As if to escape from a scolding, she talked volubly all the time, bustling nervously through the rooms, along which I followed her guidance with a hushed footstep. The principal apartments were on the ground-floor, or rather, a floor raised some ten or fifteen feet above the ground; they had not been modernized since the date in which they were built. Hangings of faded silk; tables of rare marble, and mouldered gilding; comfortless chairs at drill against the walls; pictures, of which connoisseurs alone could estimate the value, darkened by dust or blistered by sun and damp, made a general character of discomfort. On not one room, on not one nook, still lingered some old smile of home.

Meanwhile, I gathered from the housekeeper’s rambling answers to questions put to her by the steward, as I moved on, glancing at the pictures, that Margrave’s visit that day was not his first. He had been to the house twice before — his ostensible excuse that he was an amateur in pictures (though, as I had before observed, for that department of art he had no taste); but each time he had talked much of Sir Philip. He said that though not personally known to him, he had resided in the same towns abroad, and had friends equally intimate with Sir Philip; but when the steward inquired if the visitor had given any information as to the absentee, it became very clear that Margrave had been rather asking questions than volunteering intelligence.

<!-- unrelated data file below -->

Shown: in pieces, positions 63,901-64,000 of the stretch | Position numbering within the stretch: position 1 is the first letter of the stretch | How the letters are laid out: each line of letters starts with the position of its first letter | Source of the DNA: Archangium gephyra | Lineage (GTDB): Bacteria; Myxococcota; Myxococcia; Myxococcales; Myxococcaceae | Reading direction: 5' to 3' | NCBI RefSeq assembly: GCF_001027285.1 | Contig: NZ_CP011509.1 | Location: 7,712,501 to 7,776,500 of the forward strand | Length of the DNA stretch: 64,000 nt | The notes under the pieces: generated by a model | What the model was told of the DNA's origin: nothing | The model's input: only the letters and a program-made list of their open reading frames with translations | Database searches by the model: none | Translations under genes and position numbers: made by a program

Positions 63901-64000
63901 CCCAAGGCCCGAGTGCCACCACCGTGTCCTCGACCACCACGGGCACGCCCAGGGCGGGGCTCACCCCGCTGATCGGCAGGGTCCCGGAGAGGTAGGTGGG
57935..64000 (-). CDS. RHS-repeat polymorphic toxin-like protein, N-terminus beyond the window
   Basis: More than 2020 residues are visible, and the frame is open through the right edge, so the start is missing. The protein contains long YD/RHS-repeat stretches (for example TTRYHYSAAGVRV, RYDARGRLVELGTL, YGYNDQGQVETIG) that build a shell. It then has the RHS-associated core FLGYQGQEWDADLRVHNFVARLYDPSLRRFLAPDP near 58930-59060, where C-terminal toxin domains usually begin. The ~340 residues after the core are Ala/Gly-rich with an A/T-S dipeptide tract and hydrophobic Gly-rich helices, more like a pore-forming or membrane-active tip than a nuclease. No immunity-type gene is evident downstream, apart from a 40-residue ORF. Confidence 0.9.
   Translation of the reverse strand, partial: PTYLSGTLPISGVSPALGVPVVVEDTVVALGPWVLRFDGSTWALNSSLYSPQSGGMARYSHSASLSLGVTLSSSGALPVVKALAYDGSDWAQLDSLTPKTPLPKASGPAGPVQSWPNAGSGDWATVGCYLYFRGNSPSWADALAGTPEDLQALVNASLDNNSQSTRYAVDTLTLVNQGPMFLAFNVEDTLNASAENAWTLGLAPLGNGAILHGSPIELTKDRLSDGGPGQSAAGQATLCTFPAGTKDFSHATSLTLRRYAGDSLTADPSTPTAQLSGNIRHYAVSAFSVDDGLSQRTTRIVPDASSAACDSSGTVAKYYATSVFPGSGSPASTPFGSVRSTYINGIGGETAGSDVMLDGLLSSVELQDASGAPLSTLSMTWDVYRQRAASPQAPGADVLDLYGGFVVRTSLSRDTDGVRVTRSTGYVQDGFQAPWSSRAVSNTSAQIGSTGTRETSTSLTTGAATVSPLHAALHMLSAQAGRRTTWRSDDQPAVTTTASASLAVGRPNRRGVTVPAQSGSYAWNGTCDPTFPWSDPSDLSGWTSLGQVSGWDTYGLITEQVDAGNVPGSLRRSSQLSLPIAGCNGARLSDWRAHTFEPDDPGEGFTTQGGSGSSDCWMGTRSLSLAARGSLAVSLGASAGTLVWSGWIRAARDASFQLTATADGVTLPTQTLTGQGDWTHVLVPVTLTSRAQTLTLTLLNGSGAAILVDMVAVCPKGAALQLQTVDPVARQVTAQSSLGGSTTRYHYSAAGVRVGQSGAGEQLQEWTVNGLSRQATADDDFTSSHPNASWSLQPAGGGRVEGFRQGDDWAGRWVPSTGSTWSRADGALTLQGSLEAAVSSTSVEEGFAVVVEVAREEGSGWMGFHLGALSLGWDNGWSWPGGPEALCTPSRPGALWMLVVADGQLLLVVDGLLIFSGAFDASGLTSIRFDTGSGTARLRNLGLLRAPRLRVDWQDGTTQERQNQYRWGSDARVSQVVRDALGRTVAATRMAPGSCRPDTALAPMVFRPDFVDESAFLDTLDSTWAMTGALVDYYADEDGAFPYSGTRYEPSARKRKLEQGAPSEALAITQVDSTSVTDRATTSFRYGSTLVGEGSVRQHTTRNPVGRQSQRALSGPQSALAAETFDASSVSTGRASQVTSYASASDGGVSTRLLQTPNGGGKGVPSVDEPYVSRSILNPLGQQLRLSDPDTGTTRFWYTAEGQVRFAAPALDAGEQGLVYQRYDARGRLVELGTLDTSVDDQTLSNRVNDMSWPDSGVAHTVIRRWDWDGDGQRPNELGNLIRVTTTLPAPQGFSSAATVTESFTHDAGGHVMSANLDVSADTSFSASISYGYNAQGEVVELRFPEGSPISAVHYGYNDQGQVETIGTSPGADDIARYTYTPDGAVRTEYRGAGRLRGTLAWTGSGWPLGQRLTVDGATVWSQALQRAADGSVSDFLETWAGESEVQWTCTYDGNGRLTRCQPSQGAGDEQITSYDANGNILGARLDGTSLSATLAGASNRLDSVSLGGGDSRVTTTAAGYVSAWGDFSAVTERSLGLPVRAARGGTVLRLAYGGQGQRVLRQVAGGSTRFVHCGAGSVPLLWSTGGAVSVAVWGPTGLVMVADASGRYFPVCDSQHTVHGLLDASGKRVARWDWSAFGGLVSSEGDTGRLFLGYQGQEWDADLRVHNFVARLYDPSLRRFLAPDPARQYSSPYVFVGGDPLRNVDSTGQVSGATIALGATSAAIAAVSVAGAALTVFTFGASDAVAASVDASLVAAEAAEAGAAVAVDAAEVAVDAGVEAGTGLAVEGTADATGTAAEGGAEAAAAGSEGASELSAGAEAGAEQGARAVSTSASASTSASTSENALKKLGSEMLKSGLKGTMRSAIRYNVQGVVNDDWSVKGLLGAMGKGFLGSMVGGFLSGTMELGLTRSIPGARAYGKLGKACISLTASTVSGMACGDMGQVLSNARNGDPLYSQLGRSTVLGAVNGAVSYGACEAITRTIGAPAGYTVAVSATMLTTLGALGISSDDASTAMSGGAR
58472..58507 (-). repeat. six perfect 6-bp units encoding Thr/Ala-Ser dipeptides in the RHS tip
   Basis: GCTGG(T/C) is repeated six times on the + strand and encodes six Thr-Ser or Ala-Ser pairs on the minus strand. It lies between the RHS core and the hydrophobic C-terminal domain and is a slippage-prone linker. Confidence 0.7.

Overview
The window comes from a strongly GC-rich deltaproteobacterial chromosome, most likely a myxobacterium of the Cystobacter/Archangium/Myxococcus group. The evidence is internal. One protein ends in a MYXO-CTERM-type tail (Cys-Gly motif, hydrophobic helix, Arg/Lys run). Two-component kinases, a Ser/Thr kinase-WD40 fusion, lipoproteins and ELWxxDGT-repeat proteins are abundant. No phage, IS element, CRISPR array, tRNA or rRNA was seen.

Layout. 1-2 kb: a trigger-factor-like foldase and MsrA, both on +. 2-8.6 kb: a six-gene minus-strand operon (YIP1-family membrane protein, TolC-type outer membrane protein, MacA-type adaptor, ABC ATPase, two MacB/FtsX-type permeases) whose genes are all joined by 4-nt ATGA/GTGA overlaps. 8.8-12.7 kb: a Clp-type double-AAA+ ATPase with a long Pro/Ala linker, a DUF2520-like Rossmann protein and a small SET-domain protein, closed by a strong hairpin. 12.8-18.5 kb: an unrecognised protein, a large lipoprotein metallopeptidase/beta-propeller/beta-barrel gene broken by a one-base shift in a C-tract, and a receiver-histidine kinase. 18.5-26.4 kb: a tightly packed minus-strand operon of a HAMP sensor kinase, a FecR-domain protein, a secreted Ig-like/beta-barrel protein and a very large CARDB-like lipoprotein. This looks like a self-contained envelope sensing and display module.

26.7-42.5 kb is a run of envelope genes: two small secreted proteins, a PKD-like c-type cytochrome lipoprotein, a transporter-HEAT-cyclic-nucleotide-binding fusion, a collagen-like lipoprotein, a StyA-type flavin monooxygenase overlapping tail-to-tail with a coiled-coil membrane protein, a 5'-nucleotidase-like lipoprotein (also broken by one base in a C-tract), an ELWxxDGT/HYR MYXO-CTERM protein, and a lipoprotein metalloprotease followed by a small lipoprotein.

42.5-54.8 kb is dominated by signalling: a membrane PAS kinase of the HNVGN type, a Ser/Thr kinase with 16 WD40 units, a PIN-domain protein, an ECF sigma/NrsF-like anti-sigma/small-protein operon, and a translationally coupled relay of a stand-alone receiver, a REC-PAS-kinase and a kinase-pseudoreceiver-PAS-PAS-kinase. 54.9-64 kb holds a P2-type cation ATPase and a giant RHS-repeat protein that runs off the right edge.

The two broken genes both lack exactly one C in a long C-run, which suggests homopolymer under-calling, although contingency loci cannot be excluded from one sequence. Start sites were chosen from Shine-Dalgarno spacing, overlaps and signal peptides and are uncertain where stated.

We had now come to the end of the state apartments, the last of which was a library. “And,” said the old woman, “I don’t wonder the gentleman knew Sir Philip, for he seemed a scholar, and looked very hard over the books, especially those old ones by the fireplace, which Sir Philip, Heaven bless him, was always poring into.”